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Re: meta content-language

From: Leif Halvard Silli <lhs@malform.no>
Date: Fri, 22 Aug 2008 20:10:41 +0200
Message-ID: <48AF0121.3070306@malform.no>
To: Julian Reschke <julian.reschke@gmx.de>
CC: Ian Hickson <ian@hixie.ch>, 'HTML WG' <public-html@w3.org>, "www-international@w3.org" <www-international@w3.org>

Julian Reschke 2008-08-22 16.58:

> Leif Halvard Silli wrote:
>>>> Thus, the current draft opens up the possibility that the document 
>>>> actually isn't aimed at a Russian audience at all. It could be that 
>>>> the person who created the Web page only wanted to specify the 
>>>> language of those comments he placed outside <html />.
>>> I don't believe this is a change from HTML4.
>> There is a change here. The current draft has removed the http-equiv 
>> functionality from the META element. This means that the author now is 
>> "free" to use it to specify the comments outside <html/>, because he 
>> isn't actually specifying the language preferences of his intended 
>> audience anymore.
> I do agree that the current spec language that suggest that it is 
> different from HTTP needs to be backed out (for instance, wrt multiple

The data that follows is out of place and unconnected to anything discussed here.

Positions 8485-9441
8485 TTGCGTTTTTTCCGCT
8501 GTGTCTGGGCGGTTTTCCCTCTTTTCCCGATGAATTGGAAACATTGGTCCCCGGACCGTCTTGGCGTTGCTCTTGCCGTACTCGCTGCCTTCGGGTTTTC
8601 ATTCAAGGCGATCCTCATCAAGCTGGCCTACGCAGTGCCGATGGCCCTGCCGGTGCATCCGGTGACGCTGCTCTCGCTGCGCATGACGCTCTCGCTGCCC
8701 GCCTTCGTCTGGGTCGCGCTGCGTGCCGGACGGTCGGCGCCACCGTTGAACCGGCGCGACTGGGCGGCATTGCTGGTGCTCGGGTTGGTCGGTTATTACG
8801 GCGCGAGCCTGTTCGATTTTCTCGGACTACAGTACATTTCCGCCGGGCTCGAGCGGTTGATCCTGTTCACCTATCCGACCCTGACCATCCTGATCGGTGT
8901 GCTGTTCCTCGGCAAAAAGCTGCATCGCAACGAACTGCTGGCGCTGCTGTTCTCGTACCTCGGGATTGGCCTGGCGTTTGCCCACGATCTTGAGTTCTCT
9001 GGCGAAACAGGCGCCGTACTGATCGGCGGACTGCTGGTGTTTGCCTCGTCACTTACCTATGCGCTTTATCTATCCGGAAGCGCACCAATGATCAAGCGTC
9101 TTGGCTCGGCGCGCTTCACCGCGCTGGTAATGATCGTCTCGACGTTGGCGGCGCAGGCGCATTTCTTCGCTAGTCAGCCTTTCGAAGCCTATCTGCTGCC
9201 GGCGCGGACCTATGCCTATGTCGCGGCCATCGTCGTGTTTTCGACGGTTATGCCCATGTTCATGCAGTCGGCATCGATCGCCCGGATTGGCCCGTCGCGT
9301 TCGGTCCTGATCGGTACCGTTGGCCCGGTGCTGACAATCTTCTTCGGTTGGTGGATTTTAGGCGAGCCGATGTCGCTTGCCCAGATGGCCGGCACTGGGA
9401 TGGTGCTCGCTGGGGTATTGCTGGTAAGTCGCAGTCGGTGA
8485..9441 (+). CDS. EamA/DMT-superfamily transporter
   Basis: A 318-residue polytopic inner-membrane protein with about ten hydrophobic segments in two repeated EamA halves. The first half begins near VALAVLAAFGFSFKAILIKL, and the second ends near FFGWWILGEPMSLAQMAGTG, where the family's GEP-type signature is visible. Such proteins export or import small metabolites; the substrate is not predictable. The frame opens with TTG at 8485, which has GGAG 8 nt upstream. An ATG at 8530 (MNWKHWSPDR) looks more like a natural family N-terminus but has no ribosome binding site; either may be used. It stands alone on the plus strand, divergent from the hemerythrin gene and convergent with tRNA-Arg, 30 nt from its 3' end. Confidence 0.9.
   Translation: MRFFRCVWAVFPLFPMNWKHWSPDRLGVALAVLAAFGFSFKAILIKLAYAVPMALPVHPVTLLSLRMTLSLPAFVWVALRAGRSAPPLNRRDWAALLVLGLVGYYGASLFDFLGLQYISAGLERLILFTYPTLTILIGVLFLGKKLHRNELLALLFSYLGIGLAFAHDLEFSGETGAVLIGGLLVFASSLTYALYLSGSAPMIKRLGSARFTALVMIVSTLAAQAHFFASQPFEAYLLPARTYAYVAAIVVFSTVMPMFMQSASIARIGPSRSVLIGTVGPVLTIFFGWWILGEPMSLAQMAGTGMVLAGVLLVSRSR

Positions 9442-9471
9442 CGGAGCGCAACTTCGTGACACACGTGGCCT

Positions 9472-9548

> languages).
> That being said, *this* specific case seems to be in line with what 
> previous specs said.

I agree that when we read HTML 4, then the only place an HTML 
comment outside <html/> can inherit its language from, is  the 
"content-language", whether "content-language" comes from the 
server or from the META element.

>> To use "content-language" for that purpose in HTML 4, would be a misuse.
> How so?

If the document is intended for an English speaking audience, and 
I - whether via the server or via the META element - announce 
"Content-Language: ru" because I want to specify the language of 
the comments outside <html />, then I have changed the 
"Content-Language" for the wrong reason.

Allthough, strictly speaking, perhaps I only do a very stupid 
thing. And perhaps I only misuse HTTP, and not HTML.

> Is this about the difference between meta/@http-equiv='content-language' 
> and the Content-Language HTTP header?

There you have another point. I could use META to say 
"content-language:ru" - in order to specify the language of those 
comments, and use the HTTP header to say "content-language:en".

In a way, this could be seen as merely a way of outsmarting the 
system. The HTTP header would of course be the authorative source 
anyhow, for those things which the "Content-Language" is designed for.
leif halvard silli
Received on Friday, 22 August 2008 18:11:32 UTC

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